The Hohokam were somewhat shorter in stature than the average person today. They wore clothing made of cotton and other fibers from desert plants such as agave. Most adults wore shell bracelets. Other jewelry such as necklaces and hairpins were also common. Body paint and special clothing such as turbans, were worn for certain occasions. Most Hohokam spent their days farming crops of corn, beans, squash, agave, and cotton.
Many Hohokam were excellent artisans. Examples of their crafts include pottery, much of which is decorated with red paint on tan or brown backgrounds; small arrowheads made from obsidian and chert; and jewelry fashioned from colorful stones such as turquoise and argillite, as well as shells imported from the Pacific Ocean and Gulf of California. Many of these crafts were likely made by part time specialists trading their goods throughout the Hohokam regions. In addition to cultivated crops, the Hohokam collected many wild foods from the desert such as saguaro fruit, mesquite pods, and cholla buds. Rabbit, deer, and mountain sheep were hunted and provided another important part of their diet.
Most Hohokam lived in pit houses. These structures were built partially underground with walls constructed of adobe and desert plants. Small families comprised of parents, children and their pets, such as dogs, occupied these pit houses. Many of these houses were grouped i clusters around a shared yard. Related families identifying with a common ancestor and cooperating in farming chores formed these clusters.
Most Hohokam villages were small, consisting of just a few housing clusters. A few villages were much larger and had areas dedicated to large public gatherings. From 650 until 1150 AD, most large villages had public courts created by earthen berms where ball games were played. The game was tied to important ceremonies, bringing together people from surrounding villages. These game events also provided a good venue for people to trade crafts. Shared rituals and trade relationships tied together the larger community of villages, allowing them to coordinate large projects. This style of organization helped the Hohokam construct the largest prehistoric irrigation system in North America.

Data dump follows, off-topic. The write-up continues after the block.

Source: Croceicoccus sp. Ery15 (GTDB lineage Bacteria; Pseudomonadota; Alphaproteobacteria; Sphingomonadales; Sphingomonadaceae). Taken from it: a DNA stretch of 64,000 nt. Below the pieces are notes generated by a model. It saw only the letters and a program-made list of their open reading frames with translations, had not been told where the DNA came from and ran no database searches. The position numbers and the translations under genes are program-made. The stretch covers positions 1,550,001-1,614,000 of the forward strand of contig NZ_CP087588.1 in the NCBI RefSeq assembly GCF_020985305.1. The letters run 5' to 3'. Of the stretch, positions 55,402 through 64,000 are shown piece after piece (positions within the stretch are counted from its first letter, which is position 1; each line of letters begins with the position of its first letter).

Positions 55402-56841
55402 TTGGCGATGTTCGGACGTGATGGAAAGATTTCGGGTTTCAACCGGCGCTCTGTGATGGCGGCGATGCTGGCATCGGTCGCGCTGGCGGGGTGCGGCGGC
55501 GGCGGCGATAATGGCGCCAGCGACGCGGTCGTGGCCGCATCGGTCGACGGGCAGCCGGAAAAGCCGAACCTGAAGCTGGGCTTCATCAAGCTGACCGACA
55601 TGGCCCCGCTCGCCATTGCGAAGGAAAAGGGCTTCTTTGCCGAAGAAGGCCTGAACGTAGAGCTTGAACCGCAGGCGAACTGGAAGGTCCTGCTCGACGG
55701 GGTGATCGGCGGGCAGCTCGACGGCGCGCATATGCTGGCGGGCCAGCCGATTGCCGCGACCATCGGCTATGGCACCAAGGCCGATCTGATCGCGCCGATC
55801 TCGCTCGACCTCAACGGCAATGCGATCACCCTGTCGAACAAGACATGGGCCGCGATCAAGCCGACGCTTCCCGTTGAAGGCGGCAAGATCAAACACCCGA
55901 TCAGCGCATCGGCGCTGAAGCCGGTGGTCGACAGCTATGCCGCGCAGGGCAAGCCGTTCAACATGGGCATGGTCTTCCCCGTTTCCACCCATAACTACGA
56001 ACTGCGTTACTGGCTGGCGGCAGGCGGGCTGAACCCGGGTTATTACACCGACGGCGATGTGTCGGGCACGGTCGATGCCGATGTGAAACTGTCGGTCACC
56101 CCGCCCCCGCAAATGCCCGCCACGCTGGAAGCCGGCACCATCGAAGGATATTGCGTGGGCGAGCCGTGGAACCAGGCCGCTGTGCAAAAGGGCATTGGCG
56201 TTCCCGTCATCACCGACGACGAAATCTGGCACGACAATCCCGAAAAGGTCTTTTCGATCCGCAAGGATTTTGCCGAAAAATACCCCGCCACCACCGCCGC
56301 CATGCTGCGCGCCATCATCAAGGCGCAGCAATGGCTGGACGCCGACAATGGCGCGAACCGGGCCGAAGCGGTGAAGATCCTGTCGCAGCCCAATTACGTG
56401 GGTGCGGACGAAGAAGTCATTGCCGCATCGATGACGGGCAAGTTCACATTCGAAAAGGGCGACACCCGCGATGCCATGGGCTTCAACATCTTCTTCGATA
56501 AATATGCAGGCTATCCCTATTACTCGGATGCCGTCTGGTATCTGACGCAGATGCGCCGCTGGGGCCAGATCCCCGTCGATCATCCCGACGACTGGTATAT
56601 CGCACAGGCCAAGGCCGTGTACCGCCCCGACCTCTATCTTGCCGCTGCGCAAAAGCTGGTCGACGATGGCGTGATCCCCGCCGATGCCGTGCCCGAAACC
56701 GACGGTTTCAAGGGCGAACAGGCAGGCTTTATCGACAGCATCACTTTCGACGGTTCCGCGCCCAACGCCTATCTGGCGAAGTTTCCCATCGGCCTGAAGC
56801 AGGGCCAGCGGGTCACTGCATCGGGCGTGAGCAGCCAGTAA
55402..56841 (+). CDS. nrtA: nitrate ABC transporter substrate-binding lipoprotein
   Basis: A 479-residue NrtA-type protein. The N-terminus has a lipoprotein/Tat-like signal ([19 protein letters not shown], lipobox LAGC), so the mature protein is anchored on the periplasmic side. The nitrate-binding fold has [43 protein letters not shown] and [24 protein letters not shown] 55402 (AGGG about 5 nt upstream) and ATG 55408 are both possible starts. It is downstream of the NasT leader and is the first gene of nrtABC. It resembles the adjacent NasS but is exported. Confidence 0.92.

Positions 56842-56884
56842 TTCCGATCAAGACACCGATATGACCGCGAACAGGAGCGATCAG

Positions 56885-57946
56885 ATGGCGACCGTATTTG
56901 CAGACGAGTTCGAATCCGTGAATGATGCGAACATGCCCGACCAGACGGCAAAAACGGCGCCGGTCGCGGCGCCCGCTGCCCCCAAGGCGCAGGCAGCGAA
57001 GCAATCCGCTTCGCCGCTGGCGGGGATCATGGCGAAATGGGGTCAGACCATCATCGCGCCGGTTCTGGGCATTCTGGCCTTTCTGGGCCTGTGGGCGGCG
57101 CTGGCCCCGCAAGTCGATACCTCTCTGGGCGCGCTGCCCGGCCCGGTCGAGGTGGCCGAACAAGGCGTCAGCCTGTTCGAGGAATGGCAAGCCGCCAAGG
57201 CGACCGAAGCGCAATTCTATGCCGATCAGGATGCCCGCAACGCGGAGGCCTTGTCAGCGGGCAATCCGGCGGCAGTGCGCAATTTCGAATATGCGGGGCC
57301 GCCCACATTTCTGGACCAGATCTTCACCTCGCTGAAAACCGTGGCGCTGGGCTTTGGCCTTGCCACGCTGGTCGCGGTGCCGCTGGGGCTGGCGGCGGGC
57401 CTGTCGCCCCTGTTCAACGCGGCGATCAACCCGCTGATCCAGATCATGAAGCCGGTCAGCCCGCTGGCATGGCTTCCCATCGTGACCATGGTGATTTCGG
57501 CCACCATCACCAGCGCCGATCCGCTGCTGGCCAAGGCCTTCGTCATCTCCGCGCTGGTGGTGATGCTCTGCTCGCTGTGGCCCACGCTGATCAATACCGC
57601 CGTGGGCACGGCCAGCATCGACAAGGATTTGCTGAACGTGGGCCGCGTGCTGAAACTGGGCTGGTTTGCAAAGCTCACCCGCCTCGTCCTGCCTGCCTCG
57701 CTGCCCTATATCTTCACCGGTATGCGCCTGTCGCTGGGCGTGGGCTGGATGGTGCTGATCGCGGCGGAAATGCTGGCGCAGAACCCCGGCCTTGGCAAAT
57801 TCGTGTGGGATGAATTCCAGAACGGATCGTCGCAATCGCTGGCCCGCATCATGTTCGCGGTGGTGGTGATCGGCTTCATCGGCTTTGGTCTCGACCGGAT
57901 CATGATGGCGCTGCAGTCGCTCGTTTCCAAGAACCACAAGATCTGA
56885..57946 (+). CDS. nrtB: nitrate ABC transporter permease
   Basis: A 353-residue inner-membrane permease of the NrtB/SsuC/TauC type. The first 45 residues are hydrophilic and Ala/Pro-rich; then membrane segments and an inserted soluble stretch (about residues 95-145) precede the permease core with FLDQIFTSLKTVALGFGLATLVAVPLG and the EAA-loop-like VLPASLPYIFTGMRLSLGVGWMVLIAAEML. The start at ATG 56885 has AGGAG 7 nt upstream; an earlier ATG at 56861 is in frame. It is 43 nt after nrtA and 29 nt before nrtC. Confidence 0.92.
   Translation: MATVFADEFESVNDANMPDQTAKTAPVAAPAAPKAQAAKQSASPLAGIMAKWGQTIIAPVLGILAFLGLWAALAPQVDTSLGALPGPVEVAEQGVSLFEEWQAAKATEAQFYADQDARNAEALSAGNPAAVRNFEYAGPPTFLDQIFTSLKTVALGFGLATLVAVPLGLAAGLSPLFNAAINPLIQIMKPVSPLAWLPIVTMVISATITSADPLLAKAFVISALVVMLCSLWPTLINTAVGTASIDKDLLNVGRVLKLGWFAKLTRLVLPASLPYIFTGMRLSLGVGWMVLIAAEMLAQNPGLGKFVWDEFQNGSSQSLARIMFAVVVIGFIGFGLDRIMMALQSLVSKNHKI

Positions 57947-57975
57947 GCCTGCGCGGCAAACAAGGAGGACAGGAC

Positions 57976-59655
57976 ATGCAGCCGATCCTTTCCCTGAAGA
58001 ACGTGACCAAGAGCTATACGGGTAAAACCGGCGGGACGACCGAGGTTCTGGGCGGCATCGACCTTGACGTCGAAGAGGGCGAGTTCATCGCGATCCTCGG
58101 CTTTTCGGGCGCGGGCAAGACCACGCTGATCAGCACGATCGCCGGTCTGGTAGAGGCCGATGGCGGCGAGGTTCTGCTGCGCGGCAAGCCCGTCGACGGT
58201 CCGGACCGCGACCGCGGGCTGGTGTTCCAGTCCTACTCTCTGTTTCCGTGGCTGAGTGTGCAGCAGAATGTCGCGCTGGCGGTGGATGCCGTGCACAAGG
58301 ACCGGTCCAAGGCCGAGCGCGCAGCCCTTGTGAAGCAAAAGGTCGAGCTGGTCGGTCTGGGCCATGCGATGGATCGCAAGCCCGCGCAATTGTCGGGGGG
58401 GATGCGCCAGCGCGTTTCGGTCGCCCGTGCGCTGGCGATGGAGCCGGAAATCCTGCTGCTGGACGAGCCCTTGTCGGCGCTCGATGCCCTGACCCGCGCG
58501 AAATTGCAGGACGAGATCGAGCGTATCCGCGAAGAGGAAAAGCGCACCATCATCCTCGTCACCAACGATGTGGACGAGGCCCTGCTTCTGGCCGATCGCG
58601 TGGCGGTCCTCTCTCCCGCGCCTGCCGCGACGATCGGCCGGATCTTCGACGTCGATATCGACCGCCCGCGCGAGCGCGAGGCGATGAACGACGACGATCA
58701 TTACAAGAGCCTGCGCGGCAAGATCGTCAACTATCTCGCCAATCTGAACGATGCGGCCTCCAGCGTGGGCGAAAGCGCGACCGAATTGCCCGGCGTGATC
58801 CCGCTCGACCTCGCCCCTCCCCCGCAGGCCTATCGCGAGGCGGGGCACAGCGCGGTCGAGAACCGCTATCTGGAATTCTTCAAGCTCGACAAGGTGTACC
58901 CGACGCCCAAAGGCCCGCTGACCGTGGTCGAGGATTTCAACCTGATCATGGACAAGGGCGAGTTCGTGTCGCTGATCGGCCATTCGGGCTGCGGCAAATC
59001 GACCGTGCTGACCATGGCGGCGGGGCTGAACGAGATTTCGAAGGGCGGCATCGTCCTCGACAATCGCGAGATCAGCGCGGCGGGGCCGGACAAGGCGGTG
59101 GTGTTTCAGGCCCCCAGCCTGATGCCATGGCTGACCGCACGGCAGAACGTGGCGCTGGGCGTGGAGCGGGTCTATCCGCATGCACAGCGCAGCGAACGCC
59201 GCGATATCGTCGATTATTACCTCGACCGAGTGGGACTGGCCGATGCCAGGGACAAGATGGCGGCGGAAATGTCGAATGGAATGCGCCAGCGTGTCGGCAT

Where Did the Hohokam Go?
Sometime around 1150 AD, Hohokam culture changed dramatically. Ball courts were replaced by large earthen mounds as centers of ritual activity. In contrast to the open ball courts, these mounds were not open to the public. This suggests that a select few used religion to gain power and prestige.
Domestic architecture also changed at this time. Many pit houses were replaced with above ground, adobe structures. Groups of families also built large walls around their homes to make their yards private. Traditional Hohokam crafts also changed considerably as evidenced by different colors and designs on pottery.
A few hundred years after these began, the way of life identified by archaeologists as Hohokam vanished. Where the Hohokam went is still a mystery. Most archaeologists believe a combination of factors including drought, floods, soil exhaustion and other problems contributed to the end of the Hohokam. Some oral histories of the O'odham describe a defeat of the Hohokam by their ancestors. Almost certainly the Hohokam people themselves did not vanish, but rather adopted new ways of life and joined the O'odham and other Native American groups in the Southwest today.